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Abu Dhabi, UAESaturday 20 October 2018

Labour will push for second EU poll if no general election

British opposition party gathers for its annual conference with members demanding a fresh referendum on EU exit

Jeremy Corbyn and Tom Watson are waiting for the conference vote on Brexit. Bloomberg
Jeremy Corbyn and Tom Watson are waiting for the conference vote on Brexit. Bloomberg

Britain’s main opposition party Labour gave succour to Brexit challengers on Sunday as it toyed with the idea of endorsing a second referendum on the UK’s departure from the European Union.

Gathering for its annual conference in its staunchly left-wing citadel, Liverpool, in the north-west of the country, the party decided to schedule a major debate on Brexit this week.

Late on Sunday, the committee which decides what will be debated at conference agreed a motion which said that if the party "cannot get a general election Labour must support all options remaining on the table, including campaigning for a public vote", according to the BBC.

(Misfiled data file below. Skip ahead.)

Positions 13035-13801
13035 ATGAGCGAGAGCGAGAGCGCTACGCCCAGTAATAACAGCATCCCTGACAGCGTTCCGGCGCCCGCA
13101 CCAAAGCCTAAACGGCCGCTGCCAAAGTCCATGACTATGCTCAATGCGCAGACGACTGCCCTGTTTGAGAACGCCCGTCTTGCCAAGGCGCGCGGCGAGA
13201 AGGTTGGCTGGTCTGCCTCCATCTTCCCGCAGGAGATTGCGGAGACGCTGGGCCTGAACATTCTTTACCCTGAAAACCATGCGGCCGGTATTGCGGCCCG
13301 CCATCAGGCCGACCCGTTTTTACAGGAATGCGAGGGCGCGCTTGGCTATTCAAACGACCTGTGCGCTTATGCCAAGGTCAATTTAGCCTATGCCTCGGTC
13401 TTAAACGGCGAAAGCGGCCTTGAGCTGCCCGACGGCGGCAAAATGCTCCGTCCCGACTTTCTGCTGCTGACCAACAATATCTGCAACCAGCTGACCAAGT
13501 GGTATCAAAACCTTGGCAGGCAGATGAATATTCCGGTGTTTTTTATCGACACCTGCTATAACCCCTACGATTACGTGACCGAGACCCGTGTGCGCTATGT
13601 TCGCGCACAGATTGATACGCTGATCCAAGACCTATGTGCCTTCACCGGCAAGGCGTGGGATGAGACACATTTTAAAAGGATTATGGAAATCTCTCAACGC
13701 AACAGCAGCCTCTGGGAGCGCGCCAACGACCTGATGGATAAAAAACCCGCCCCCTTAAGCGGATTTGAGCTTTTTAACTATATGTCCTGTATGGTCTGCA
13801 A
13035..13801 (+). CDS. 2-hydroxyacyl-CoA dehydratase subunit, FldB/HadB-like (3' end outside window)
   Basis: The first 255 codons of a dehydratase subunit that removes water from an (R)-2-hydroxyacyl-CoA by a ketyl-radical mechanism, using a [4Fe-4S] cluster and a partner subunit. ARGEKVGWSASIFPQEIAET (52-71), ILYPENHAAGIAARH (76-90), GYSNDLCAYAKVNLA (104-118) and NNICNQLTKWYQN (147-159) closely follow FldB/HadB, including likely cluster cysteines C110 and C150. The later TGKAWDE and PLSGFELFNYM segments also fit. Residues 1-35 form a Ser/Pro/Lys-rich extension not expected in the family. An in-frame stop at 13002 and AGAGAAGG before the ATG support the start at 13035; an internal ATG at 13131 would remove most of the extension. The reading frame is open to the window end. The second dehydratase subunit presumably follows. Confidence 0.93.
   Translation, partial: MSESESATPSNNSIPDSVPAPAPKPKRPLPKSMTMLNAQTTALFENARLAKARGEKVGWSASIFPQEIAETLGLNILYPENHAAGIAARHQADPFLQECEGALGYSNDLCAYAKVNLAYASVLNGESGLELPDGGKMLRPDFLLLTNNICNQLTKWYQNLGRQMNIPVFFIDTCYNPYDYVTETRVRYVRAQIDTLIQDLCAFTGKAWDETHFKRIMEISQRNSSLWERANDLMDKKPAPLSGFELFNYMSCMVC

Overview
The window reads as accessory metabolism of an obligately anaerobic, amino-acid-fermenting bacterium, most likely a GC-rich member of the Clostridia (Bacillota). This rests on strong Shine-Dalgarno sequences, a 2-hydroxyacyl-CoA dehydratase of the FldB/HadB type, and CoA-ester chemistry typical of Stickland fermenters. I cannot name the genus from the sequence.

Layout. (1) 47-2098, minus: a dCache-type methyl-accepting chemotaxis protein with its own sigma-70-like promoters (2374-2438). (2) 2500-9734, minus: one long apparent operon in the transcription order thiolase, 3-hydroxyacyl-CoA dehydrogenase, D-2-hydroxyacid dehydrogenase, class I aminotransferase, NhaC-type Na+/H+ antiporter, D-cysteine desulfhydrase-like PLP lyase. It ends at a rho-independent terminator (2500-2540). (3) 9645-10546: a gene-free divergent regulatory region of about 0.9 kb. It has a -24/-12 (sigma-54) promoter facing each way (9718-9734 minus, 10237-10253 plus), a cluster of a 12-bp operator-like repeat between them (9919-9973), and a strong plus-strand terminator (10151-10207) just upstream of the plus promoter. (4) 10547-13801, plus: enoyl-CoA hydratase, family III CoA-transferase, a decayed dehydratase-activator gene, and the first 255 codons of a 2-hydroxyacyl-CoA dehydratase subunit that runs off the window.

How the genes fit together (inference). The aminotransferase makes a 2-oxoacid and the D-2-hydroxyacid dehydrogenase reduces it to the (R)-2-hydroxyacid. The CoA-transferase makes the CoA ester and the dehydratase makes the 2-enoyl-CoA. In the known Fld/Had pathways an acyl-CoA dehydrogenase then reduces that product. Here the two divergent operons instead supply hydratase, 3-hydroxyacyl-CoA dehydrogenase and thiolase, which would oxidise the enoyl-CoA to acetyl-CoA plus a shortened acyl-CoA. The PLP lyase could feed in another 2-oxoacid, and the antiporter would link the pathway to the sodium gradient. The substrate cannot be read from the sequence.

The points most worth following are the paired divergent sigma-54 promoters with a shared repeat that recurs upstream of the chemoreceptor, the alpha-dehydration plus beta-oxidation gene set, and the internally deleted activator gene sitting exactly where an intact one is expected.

While some supporters of a vote on a second referendum felt the decision was a fudge, the Huffington Post reported that a source within the People’s Vote campaign was pleased with the move: “This motion is clear movement from the party. They know where their members are and they know where their voters are.”

With the UK and the EU at an impasse in divorce talks, many Labour members think the party has the power — and a duty — to force a new referendum that could reverse Britain’s decision to leave the 28-nation bloc.

Labour leader Jeremy Corbyn – a life-long Eurosceptic – has long opposed that idea, but he and other party leaders are under pressure to change their minds. As delegates gathered in Liverpool, one message was emblazoned on hundreds of T-shirts and tote bags: “Love Corbyn, Hate Brexit”.

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Ever since Britain voted in 2016 to leave the EU, Labour has said it will respect the result, although it wants a closer relationship with the bloc than the one PM Theresa May’s Conservative government has struggled to achieve.